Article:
Looking for the Band

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"Looking for the Band" was an advertising phrase meant to convey the confusion that some people felt when they heard a band playing music from a phonograph but they couldn't see the actual band. It sounded so real. Could there be a band inside a box or some trick?

The little boy ready to chop open the phonograph to find the band was one solution for answering that question about a machine that was said to be "The Acme of Realism."

Looking for the source of the "sound" was seen in phonograph ads and cartoons before 1900 and continued into the 20th century and the following decades when the radio and television would substitute for the earlier phonograph box mystery.

The 1970's advertising campaign for Memorex recording tape asked this question in iconic style: "Is it Live, or is it Memorex?"

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Edison Advertising Form No. 410, Circa 1901

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This 1903 postcard is from a series of "Looking for the Band" images where two sweet children are apparently listening to a phonograph and all is well. But then their father leaves the room.

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The father returns to room and, to his shock, the innocent children have taken apart the phonograph "looking for the band."

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The following is a 1906 Edison dealer hand-out titled "How the Boys Found the Band." It was a fold-down advertising piece that showed curious boys climbing over a wall to get a glimpse of the band they could hear. When you opened the fold-out, the source was revealed: The band music came from an Edison Triumph Phonograph (Model B introduced in 1906).

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Edison fold-down advertising Form No. 945

 

 

 

 

 

 

Edison Form No. 407 - March 1903 Trade card for Edison Gold Moulded Records

 

 

 

 

 

 

 

The following 1912 postcard shows a little girl searching for the source of the music:

 

 

 

 

c. 1910 postcard

 

 

 

 

 

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c. 1908 postcard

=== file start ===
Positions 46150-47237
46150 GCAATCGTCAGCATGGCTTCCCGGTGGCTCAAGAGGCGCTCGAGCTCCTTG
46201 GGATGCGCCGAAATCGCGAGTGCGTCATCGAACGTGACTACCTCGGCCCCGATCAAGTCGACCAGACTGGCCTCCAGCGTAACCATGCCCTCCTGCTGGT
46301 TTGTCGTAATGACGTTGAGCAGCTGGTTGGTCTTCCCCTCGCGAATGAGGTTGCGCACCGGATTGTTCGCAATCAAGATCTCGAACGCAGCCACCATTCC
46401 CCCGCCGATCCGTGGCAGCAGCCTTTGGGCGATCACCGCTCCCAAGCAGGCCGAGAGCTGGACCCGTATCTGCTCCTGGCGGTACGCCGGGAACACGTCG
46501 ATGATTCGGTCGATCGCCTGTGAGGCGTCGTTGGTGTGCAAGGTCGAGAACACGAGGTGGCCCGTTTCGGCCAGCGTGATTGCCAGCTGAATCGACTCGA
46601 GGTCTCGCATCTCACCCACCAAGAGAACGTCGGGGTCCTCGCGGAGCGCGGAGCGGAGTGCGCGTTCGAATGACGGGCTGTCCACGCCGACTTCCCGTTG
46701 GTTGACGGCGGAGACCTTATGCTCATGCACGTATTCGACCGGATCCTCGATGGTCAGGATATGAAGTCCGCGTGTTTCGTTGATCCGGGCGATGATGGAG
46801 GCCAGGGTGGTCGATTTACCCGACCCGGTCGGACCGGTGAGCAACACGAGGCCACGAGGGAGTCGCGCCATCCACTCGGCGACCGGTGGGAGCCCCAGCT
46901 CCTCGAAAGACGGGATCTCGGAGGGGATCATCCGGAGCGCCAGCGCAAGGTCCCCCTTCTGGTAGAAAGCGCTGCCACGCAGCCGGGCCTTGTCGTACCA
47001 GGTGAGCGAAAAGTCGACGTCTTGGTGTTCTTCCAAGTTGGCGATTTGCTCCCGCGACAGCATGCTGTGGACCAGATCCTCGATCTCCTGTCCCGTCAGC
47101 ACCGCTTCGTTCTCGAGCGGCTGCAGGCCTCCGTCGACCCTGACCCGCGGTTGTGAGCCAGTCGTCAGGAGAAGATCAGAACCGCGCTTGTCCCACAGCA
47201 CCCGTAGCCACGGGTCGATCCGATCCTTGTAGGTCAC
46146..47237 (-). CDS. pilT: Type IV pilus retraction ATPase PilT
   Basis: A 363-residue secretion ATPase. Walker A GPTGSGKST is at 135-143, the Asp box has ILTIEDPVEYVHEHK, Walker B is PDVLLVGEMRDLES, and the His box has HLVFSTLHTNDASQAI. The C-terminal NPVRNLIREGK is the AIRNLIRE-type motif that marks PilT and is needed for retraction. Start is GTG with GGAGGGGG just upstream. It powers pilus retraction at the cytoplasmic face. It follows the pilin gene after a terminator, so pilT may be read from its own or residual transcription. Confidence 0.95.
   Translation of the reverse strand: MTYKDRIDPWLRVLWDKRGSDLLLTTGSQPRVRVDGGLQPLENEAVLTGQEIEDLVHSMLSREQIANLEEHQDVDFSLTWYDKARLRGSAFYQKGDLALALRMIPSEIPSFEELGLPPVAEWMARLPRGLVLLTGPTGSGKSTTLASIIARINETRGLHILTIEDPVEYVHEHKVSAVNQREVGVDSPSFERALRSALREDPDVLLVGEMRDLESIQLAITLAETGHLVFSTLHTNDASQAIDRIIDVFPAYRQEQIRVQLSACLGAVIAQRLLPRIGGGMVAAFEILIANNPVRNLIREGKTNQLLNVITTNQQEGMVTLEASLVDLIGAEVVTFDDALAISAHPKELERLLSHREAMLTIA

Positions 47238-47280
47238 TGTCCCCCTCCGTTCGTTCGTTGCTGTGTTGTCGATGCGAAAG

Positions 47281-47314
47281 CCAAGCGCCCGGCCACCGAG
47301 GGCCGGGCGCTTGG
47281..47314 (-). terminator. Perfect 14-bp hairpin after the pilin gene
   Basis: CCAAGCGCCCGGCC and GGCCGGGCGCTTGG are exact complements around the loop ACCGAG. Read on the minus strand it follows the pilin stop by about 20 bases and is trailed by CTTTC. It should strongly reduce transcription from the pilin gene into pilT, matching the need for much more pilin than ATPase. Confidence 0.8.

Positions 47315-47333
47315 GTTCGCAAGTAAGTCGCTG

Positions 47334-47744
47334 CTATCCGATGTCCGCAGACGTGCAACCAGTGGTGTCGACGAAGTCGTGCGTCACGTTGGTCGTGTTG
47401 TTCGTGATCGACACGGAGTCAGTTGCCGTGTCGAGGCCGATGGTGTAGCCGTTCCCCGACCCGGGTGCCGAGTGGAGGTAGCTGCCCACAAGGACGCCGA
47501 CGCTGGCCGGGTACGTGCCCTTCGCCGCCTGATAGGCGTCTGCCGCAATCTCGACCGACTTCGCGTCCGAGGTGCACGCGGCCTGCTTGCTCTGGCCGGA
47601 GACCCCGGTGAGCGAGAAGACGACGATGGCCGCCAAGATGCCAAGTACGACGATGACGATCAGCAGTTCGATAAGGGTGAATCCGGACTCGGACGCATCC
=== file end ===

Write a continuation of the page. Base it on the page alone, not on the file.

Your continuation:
c. 1904 postcard

 

 

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The following is from the Phonograph trade magazine The Phonogram, October 1891

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Introduction to a Nickel-in-the-Slot

"What's that -- something to cure ears?"

"No; I reckon it's a lung-tester."

"Look out, Sam! You will get a shock!"

"I'll bet it's some kind of a sell."

"Sell, is it? Sam shouts, with the tubes in his ears. "You just hear this. It's a regular band playin'. No sell about that. If that ain't worth a nickel of any man's money, I'll pay for it."

Everybody laughed at Sam's enthusiasm expressed in such loud tones; but at his recommendation even the most skeptical dropped his little nickel in the slot and heard the phonograph. "How do you load them, mister?" "They don't load them. The music comes over the Western Union wires" volunteered a wise by-stander, in reply. "No!" "Yes, it does. Didn't you hear him say that piece was played by the United States Marine Band of Washington, D.C?" Then they both peered around the case to see where the wires came in." The Phonogram, October 1891, p 221

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Nickel-in-the-Slot circa 1890

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1921 Victrola ad perhaps revealing the secret of how sound comes out of the Victrola

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1974 Memorex ad - Is it live, or is it Memorex?

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Phonographia

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